Cyberwar is all the more powerful for what it is not. It is not a book of international politics or warfare. Its title is likely to displease those who think it might inadvertently support those actors (such as Russia) who wish to cast information warfare as ‘war’. It does not attempt to portray the full landscape of this new, cyber-enabled cold war. It describes only part of the new conflict paradigm, which also includes Russia’s preparations for ‘real’, critical-infrastructure-crashing cyberwar, along with the slow and steady erosion of the Western alliance, democracies and international law writ large — all in an attempt to fulfil a zero-sum world view in which Russian greatness can be (re)achieved only by vanquishing the country’s implacable foes.

Indeed, Jamieson plays little heed to accusations that the actual electoral system — voting machines and voter registries — might have been tampered with. She concludes (rightfully, in my view) that if they had been, the manipulation would probably represent only a fraction of the votes ‘stolen’ through troll activity. In the end, Jamieson’s final analysis is clear, if not explicit: Russian trolls must have swung many more votes than the 78,000 in 3 crucial states that constituted Trump’s winning Electoral College margin. Indeed, the reader is left with the distinct impression that the number of affected votes was probably orders of magnitude higher.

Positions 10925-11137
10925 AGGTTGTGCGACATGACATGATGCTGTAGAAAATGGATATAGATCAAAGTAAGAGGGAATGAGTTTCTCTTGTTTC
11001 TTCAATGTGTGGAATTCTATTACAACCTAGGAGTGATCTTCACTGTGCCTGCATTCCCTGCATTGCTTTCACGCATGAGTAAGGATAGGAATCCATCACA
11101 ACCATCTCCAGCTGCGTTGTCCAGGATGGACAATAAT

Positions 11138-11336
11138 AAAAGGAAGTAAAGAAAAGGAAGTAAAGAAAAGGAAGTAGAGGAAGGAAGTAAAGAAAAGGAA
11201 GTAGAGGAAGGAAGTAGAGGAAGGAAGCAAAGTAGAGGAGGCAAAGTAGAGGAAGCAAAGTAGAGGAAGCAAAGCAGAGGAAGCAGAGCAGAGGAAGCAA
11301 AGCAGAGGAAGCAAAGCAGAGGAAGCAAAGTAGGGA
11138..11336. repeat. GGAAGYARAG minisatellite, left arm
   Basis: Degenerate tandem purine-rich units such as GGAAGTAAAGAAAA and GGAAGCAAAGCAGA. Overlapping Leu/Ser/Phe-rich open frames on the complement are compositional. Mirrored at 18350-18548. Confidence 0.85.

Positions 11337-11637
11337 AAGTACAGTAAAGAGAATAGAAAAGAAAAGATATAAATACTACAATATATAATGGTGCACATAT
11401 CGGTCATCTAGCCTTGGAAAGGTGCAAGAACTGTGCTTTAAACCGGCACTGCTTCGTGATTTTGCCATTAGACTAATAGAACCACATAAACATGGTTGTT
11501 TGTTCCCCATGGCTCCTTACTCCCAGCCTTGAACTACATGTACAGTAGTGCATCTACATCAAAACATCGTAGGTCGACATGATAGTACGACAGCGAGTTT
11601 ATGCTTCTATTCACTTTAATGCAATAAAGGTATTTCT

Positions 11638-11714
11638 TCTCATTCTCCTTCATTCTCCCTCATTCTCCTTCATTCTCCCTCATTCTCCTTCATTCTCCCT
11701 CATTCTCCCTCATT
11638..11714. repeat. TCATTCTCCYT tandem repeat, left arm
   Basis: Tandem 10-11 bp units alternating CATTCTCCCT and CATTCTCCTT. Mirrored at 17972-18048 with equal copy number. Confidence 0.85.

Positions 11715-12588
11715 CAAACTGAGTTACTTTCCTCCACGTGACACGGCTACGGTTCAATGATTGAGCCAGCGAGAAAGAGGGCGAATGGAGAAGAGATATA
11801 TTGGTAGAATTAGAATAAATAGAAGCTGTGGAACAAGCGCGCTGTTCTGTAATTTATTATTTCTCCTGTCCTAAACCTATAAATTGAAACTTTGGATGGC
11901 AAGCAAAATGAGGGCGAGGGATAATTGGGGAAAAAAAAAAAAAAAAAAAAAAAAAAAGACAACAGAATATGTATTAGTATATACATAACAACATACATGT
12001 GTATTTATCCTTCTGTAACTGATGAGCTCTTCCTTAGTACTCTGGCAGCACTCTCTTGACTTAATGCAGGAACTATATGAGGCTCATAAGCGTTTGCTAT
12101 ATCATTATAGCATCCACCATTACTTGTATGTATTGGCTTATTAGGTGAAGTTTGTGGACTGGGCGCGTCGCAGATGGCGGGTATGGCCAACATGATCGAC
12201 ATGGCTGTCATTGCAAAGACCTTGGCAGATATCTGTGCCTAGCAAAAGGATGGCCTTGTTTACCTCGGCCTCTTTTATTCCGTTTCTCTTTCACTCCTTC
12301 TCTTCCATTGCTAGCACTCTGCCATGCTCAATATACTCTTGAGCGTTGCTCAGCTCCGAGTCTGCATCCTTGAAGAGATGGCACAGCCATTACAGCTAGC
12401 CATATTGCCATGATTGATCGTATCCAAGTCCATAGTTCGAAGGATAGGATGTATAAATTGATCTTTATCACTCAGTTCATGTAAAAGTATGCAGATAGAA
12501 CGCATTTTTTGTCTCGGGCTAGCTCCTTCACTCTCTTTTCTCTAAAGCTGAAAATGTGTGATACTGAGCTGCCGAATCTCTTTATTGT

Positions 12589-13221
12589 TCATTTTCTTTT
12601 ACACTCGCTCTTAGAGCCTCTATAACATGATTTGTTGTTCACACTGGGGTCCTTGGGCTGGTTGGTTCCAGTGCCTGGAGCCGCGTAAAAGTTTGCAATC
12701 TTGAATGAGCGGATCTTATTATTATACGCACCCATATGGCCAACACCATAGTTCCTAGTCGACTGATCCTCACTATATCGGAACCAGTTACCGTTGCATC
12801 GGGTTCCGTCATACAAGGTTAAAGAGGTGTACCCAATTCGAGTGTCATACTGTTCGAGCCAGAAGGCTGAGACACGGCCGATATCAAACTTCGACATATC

Cyberwar provides a convincing model of how the old Soviet ‘active measures’ of propaganda, honed throughout the twentieth century, can be enacted with great effect under the new media order. Most importantly, Jamieson specifies the roles of complicit citizens and an unwitting media. By showing that modern Western democracy has a significant existential challenge, she has set us on the path to help patch it — if only we are able to move fast enough.

Nature 562, 188-189 (2018)

doi: 10.1038/d41586-018-06942-9